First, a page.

I’m not into high fantasy. Like, at all. Or nearly not at all. My goodreads account has only 20 books marked “high fantasy,” out of a total 1316 “read,” and I guess there’s an additional 54 that I’ve marked as “fantasy,” but that’s different, y’know? Anyway. I have a hard time caring about dragons and knights and stuff. I much prefer when magic occurs in the real world. So it takes a great-looking book (or having a friend who is an author) for me to willingly read something that is definitely high fantasy.
Someone I trust is Cindy Pon, so of course when my library got it, I checked out Serpentine [IndieBound], her latest.
Isn’t it pretty? It’s also really good. It turns out that when fantasy books aren’t the same old England-Europe medieval+Renaissance amalgamation shit over and over again, it’s actually really cool to read. This book has so much going for it. Continue reading
Can you say microaggression? This list comprises just some of the words I’ve had to teach my phone and which my computer also red-underlines. No, of course a programmer or a program cannot possibly know all words ever and of course, language evolves all the time. But just as Pacemakers are designed for men’s bodies and work less effectively on women, just as women are cold in office buildings because average a/c temps are based on calculations of average male bodies, just as hair products come in “curly” and “normal,” just as “normal” is one thing and “other” is a bazillion other things, the lack of sociological and social justice terms, as well as the lack of ethnically specific (BUT STILL ENGLISH, mind you, none of those “but it’s an English dictionary” arguments here) absolutely normal and everyday words says A LOT.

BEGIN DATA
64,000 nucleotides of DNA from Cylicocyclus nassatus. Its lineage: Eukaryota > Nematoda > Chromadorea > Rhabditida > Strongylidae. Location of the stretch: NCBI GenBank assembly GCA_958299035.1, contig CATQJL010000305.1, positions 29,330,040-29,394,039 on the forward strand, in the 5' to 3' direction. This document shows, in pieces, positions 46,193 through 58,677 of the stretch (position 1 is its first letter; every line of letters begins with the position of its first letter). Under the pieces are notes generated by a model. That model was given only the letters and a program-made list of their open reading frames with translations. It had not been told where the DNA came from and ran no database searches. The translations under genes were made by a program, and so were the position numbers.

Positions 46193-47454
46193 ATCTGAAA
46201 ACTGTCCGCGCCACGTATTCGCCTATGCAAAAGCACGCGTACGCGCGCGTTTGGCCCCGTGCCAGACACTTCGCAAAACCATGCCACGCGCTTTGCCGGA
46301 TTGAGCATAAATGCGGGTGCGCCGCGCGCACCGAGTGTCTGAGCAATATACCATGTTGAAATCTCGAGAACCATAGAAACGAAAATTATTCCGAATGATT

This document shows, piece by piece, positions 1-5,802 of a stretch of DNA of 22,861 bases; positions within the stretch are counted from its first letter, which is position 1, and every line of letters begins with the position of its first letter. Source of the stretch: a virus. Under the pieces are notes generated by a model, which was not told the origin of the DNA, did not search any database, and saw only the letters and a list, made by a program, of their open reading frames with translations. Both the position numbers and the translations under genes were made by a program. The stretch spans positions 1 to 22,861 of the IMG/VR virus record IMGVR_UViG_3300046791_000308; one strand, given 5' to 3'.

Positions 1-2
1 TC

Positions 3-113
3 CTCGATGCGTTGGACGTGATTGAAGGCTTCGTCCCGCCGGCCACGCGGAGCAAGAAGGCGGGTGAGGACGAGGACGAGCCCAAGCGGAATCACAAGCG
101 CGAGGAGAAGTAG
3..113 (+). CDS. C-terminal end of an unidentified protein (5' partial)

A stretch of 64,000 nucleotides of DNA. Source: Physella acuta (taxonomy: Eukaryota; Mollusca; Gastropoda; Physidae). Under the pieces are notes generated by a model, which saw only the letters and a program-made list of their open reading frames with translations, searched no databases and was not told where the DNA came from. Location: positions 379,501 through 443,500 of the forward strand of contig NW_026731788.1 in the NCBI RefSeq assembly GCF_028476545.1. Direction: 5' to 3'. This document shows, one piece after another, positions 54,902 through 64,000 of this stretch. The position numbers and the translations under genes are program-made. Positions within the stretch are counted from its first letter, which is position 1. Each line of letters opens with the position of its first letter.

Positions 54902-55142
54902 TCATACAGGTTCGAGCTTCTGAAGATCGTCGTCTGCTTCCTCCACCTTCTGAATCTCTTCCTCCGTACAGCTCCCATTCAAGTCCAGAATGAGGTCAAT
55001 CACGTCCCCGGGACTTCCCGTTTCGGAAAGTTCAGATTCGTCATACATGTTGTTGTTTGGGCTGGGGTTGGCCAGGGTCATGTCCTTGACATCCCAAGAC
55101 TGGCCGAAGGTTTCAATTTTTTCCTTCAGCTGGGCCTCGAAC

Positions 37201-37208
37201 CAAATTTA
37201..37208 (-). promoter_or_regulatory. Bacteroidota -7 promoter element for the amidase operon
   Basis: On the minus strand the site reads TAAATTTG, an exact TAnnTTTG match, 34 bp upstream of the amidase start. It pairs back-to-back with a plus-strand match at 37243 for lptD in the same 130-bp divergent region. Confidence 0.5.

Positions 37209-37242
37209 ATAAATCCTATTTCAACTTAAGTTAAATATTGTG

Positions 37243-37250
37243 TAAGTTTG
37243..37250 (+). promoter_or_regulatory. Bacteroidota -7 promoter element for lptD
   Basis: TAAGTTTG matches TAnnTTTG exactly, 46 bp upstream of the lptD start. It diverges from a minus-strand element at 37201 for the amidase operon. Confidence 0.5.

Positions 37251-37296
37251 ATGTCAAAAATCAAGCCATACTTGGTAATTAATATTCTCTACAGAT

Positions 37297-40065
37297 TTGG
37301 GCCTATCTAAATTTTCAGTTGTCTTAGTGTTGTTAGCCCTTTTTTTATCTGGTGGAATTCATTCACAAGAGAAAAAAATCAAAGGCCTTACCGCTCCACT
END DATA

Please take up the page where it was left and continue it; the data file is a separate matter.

I read Sarah Dessen’s novels during my adolescence until one day I was fed up.
I am really good at quitting things cold turkey. One day when I was young I was reading and then thought, Wow, Nancy Drew books are fantastically racist and full of stereotypes. That’s bullshit. So I put the book down and never picked one up again until grad school, maybe. Maybe not even then. Can’t remember.
So basically that happened with Sarah Dessen, where I looked up and was like, Wow. Dreamland aside, these books are all about teenage girls who, even with little life experience, are convinced that love is stupid because their loser dad and self-employed, small business owner mother didn’t stay together. And they know this to be true despite the fact that they have never had to work hard for a second to get a date. But don’t worry, because a quirky boy will come along and change her mind with an over-exuberance for movies or music or something else that stands in stark contrast to the formal, rigid, conventional, reserved, or blue-color professional sphere of the self-employed mom. But with all boys, you will exhibit no sexual or lusty desire at all, and if the boyfriend brings it up you will maybe have sex but just because it’s a thing you do, not because you are actually excited or curious about it.
The last book of hers I read was either The Truth About Forever [IndieBound] or Just Listen [IndieBound]. So that means I stopped reading her in 2005 or earlier, until in 2012 or 2013 I was required to read Someone Like You [IndieBound] for class. That vaguely appealed to me because it was half the inspiration for the Mandy Moore film How To Deal, and I’m all about Mandy Moore, but I found that the book was just infuriating for me because I can’t stand when girls with boyfriends whine about how hard love is. I fully admit that 50% of that is based on my own personal angst and says nothing about her books, but I think the other 50% of the frustration is warranted, because it’s just so tired to have perfect girls with fake problems and real boyfriends with no personality in every. Single. One. Of. Your. Books.
But someone told me that The Moon and More [IndieBound] would be different and that I may like it more than I had liked her previous books. Continue reading